Project Management Institute

Achieving organizational learning across projects

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Introduces a holistic definition of organizational learning from a multi-disciplinary theoretical viewpoint to illustrate the relationship of learning from individuals to teams and across projects in the organizational context. Integrates organizational learning themes from psychology, sociology, organizational behavior, adult learning, management science, innovation, strategic management, knowledge management, and project management in a synergistic fashion. Proposes a systemic model using three levels of analysis: individual, group, and organization. Applies theory with samples from project experience and case studies.

Vision of Organizational Learning

Organization learning as a theory of action constitutes a conscious, repeatable, inspiring, entity-wide process of creating, acquiring, understanding, sharing, applying, improving, and managing social, tacit, and explicit knowledge in support of the organization's purpose, strategies, and goals. The learning organization is an entity that is able to practice and leverage learning, in a repeatable process, on a progressing timeframe, by inspiring, guiding and leading individuals, stakeholders, and partners. Organizational learning, as with individual and group learning, should be viewable conceptually (like a model) as a systemic process with a feedback/adjustment mechanism in a repetitive/iterative loop, which is embodied in the “improving” attribute of this definition.

Research Definitions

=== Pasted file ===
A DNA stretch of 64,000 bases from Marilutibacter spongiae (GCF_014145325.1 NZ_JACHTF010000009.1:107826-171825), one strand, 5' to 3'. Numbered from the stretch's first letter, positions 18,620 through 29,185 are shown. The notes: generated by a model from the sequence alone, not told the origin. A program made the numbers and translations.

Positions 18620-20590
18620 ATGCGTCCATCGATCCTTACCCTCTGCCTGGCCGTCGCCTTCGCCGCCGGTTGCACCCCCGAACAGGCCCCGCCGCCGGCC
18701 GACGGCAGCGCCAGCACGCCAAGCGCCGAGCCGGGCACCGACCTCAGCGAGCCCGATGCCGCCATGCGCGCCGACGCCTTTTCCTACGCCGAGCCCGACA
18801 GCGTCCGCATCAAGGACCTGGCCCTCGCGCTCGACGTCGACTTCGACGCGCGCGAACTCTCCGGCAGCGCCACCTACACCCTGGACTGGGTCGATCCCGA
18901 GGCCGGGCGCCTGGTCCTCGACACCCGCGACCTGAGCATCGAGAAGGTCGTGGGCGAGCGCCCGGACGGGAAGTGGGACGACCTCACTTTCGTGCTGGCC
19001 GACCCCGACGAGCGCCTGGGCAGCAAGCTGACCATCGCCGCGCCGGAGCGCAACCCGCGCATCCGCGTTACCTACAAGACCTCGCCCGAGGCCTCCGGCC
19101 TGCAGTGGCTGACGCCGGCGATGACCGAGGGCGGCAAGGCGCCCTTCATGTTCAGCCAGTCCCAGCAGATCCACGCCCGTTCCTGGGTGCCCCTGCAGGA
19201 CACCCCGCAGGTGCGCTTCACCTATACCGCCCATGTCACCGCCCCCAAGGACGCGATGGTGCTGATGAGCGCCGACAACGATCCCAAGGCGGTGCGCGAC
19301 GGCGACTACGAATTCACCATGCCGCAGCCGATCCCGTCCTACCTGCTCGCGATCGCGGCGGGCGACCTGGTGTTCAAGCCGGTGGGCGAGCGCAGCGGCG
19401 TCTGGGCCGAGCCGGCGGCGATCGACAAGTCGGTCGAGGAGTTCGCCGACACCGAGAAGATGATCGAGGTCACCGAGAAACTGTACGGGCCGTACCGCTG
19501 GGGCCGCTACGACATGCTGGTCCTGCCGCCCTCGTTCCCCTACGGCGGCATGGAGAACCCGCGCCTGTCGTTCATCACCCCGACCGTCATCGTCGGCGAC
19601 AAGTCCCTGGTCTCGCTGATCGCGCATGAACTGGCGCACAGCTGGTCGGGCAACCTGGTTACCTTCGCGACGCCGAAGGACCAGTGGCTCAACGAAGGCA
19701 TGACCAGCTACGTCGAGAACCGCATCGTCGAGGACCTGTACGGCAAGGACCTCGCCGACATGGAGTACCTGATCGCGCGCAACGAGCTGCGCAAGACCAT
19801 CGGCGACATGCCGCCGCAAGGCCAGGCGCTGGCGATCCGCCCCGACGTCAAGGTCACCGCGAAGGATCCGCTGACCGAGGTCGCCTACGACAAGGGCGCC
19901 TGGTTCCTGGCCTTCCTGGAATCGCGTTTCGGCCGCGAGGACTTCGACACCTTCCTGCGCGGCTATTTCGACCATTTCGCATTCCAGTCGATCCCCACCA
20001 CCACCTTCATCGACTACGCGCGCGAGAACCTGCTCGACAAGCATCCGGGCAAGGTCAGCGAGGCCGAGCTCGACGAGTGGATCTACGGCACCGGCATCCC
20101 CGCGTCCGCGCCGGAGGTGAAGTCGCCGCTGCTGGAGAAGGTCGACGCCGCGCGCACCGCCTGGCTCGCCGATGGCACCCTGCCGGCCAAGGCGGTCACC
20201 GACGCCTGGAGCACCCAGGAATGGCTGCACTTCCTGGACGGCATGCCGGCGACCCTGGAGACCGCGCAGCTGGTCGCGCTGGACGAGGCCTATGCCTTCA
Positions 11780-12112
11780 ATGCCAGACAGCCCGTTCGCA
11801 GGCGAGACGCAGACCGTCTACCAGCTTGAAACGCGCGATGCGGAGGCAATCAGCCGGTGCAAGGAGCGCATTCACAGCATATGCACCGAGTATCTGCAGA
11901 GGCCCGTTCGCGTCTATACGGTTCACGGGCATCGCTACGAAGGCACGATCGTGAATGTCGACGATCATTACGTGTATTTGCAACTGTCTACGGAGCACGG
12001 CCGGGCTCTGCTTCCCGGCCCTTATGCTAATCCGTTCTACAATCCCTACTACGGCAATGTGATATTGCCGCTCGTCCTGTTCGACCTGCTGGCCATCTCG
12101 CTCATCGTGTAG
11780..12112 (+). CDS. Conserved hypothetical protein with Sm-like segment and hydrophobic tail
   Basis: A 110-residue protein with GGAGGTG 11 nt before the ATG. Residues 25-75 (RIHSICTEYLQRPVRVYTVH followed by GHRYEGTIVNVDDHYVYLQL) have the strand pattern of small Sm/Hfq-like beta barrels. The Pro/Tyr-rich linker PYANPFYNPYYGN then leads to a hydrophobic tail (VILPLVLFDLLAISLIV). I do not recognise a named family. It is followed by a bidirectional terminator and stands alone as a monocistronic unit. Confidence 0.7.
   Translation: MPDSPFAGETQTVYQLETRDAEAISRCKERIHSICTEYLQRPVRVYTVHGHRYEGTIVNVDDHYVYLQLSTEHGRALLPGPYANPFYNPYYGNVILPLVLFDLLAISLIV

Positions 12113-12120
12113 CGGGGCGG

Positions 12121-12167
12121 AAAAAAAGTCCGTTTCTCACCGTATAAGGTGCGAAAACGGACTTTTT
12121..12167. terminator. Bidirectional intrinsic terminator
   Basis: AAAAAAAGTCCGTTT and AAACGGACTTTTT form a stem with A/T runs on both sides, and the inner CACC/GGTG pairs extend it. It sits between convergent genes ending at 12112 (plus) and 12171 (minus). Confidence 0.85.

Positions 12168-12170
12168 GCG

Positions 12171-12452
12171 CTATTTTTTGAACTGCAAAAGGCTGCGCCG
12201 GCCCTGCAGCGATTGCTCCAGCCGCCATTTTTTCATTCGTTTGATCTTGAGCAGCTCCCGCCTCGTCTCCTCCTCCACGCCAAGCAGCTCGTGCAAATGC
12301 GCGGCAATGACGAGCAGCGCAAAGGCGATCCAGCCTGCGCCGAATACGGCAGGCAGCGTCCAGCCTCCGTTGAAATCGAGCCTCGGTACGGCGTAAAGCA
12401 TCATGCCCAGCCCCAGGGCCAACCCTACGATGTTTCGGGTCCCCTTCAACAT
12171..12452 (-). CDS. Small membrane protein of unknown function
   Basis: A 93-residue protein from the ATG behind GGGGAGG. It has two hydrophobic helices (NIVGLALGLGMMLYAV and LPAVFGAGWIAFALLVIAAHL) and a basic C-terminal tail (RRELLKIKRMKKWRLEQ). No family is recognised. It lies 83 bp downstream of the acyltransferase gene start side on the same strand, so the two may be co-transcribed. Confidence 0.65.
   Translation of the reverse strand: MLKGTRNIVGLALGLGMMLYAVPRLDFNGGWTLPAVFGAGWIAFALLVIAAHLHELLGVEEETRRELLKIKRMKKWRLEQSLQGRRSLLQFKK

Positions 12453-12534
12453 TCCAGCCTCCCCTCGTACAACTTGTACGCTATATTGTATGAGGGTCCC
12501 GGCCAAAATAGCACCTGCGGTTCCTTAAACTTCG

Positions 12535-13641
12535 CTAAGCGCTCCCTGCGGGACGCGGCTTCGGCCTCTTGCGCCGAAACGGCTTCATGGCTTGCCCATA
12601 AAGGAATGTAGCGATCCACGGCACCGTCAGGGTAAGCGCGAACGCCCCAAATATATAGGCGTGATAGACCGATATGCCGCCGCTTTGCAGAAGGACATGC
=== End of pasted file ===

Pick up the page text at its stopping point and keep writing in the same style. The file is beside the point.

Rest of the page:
Learning as defined in etymology provides further validation of the above definition. From the dictionary, it is described as a verb meaning; “(1) to gain knowledge, comprehension, or mastery of through experience or study; (2) to fix in the mind or memory; memorize: learned the speech in a few hours; and (3) to acquire experience of, ability, or a skill.” The noun format can expressed as: “(1) the act, process, or experience of gaining knowledge or skill; (2) knowledge or skill gained through schooling or study; and (3) psychology, behavioral modification especially through experience or conditioning.” (Paraphrased from: Allen,1992; Houghton-Mifflin, 1994). As a noun it could be expressed in gerund form to describe a point in time, ongoing, present or future imperfect state, such as that organizational learning (in singularity or plurality) existed, exists, or will exist. The program and operational views of organizational learning are an entity-wide longitudinal macro level perspective which includes projects and other initiatives, that could be described as being a process (verb), resource (noun), or deliverable (past-tense).